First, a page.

- Be customer-focused
- Use business impact metrics
- Be friendly with developers
Takeaway – Be customer focused. Consider the customer experience and the user experience.
Jennifer highlighted some of the most important aspects that customers expect from a site to have a great shopping experience. These included:
- Page speed
- Items are easy to find (e.g. a good site navigation)
- The content fits well to the device screen
- Attractive design
Takeaway – Use business impact metrics
One good example given to illustrate this was the revenue loss tool provided on the Google developers site. This essentially takes a domain’s order value, conversion rate, page speed and traffic, and then estimates how much revenue is being left on the table by slow page speed – Great for making a case to a client about the ROI benefits of page speed.
Takeaway – Be friendly with developers
Understanding the work and workflow of developers (alongside taking them out for a beer!) is often an effective way to build trust and likability between teams which can greatly help with productivity.
Intent Optimisation: Why It Matters and How It Can Improve Your SEO Results – Rory Truesdale
Unfortunately we only caught the end of this talk, but Rory revealed an ingenious way of scanning the search results pages and then using natural language analysis to determine where Google had rewritten titles and meta-descriptions. This can provide great insight into the keywords and areas of documents that Google feels are important to users. We’ll definitely be looking at the slides from this one!
Put Your Money Where Your
Mouth Data Says – Samantha Noble
Sam is a self-confessed Google Data Studio addict and her talk showed that off in a good way! The customisability of Data Studio, as well as the wide variety of connectors available, essentially means that marketers can build dashboards for almost any possible scenario (all of which update in real-time). This can not only save large amounts of time, but also allow them to provide better reporting, such as assessing on the value of Mailchimp campaigns and looking at the PPC auction data of competitors.
Manual reporting may be necessary for some items, but the time-saving possibilities for routine reporting shouldn’t be ignored!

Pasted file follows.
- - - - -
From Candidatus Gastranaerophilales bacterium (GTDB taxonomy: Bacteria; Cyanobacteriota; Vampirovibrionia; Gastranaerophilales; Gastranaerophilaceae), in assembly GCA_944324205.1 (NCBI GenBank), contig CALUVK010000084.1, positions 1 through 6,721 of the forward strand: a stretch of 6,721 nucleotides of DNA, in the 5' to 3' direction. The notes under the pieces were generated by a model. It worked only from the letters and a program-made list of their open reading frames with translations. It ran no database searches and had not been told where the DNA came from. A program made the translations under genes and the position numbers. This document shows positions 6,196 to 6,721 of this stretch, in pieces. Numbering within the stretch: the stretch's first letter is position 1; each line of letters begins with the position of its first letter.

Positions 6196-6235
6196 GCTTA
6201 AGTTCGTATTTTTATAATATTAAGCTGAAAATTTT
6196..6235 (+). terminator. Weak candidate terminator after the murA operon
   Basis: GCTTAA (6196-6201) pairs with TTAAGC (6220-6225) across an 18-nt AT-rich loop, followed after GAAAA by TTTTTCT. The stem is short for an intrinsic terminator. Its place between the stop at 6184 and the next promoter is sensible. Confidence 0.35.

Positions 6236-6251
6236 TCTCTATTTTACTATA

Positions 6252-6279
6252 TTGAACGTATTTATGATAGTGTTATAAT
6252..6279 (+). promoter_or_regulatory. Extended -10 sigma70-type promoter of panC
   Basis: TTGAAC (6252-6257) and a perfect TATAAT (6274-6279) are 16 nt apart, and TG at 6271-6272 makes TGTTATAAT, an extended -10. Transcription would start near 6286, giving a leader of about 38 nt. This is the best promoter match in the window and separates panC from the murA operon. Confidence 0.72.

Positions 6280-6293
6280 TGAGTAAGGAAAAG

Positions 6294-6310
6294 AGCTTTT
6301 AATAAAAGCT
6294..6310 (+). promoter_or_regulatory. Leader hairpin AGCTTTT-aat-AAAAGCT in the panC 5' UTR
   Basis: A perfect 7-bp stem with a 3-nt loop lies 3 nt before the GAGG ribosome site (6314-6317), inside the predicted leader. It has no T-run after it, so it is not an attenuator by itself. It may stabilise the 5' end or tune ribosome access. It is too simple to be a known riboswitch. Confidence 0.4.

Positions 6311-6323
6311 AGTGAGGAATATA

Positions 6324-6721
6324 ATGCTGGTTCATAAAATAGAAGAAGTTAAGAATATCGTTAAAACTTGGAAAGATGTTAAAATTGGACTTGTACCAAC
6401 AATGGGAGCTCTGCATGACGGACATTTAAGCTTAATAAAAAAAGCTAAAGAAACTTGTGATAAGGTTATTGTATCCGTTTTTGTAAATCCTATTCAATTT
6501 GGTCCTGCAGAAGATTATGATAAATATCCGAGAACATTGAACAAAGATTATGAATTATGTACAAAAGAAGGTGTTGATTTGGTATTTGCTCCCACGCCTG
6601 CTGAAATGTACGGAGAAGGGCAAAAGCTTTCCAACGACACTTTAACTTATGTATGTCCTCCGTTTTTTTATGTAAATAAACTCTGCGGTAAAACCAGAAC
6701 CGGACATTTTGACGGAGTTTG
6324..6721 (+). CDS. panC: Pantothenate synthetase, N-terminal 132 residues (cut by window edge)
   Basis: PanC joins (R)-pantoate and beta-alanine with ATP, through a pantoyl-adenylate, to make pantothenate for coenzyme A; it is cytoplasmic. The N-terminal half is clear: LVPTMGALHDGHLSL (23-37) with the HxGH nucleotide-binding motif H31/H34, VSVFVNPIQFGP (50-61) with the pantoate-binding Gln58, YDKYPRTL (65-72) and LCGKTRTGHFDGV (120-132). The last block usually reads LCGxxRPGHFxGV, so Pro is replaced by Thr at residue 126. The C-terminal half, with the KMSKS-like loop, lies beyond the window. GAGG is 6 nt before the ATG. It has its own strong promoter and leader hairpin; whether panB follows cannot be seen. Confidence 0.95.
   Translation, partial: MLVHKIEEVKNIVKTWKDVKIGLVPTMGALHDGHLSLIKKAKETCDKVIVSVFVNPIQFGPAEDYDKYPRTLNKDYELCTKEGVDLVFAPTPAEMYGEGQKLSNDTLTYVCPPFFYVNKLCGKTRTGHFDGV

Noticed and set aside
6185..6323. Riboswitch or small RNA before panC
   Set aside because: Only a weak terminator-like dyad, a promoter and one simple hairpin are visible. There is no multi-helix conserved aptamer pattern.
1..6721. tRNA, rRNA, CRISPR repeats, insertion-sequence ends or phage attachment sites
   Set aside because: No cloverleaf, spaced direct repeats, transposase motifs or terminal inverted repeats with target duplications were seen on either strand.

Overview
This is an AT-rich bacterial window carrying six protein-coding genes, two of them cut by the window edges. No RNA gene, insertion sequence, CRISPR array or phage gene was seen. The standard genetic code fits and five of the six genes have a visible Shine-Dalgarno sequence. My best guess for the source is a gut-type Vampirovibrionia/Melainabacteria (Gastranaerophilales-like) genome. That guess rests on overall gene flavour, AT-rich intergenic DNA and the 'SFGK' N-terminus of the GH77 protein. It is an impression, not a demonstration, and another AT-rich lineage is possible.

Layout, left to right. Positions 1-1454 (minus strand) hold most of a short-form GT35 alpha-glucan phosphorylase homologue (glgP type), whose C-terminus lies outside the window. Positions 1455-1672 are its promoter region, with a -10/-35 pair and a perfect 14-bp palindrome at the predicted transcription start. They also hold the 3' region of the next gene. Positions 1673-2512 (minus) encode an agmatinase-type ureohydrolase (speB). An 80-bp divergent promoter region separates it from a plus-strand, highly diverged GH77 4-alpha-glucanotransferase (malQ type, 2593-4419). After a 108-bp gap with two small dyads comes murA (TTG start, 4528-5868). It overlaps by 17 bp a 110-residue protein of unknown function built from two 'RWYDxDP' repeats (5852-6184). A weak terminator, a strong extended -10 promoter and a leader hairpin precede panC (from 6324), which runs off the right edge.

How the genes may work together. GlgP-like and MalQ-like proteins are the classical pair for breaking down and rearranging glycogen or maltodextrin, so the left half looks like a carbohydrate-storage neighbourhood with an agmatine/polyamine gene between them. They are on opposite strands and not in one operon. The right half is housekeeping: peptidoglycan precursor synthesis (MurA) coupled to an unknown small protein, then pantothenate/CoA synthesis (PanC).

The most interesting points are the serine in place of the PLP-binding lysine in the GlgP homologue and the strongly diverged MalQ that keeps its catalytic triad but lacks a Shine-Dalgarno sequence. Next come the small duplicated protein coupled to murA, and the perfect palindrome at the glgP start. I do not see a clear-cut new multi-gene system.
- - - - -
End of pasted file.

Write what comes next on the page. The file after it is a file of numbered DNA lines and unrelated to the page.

Machine Learning for SEOs – Britney Muller
Coming all the way from The States for SearchLeeds was Britney Muller from Moz. She gave an entertaining talk on the applications of machine learning for SEO and detailed some of her efforts with applying it through experimentation. Machine learning, in simple terms, is teaching a computer program to do something specific by ‘training’ it with data and, as such, can be very useful when it comes to automating tasks.
Examples of how it could be used include the writing of meta-descriptions or the automation of 301 redirects (both of which have been worked on by Paul Shapiro in the past). Also, Wordlift has written about using it to analyse which low click-through-rate pages of a given site would benefit from being worked on, and Searchviu has written about predicting rankings using Python (through asking the model to look at whether the keyword is in the title, URL etc)
For those interested in getting started with machine learning, Tensorflow for Poets and Google Codelabs were cited as useful sources. When using machine learning, the general principles below are useful to bear in mind when doing SEO or anything else!
- Use clean, quality data, and preferably a lot of it, to give the model plenty to work with
- Split-test data to avoid over-fitting (otherwise know as back-fitting)
The SEO Bullsh*t Battle – Various
And last, but not least, there was the ‘SEO Bullsh*t Battle’ which provided an amusing end to the day. The topics debated included the Search Community’s thoughts on the ‘SEO Twittersphere’ as well as whether the Google Organic or Paid Search specialists were the best to listen to about changes within the industry.
We are looking forward to making use of the additional knowledge that we gained from SearchLeeds at Agency51, if you have any questions about the event and what we thought of it, please let us know. Here’s to the 2020 event!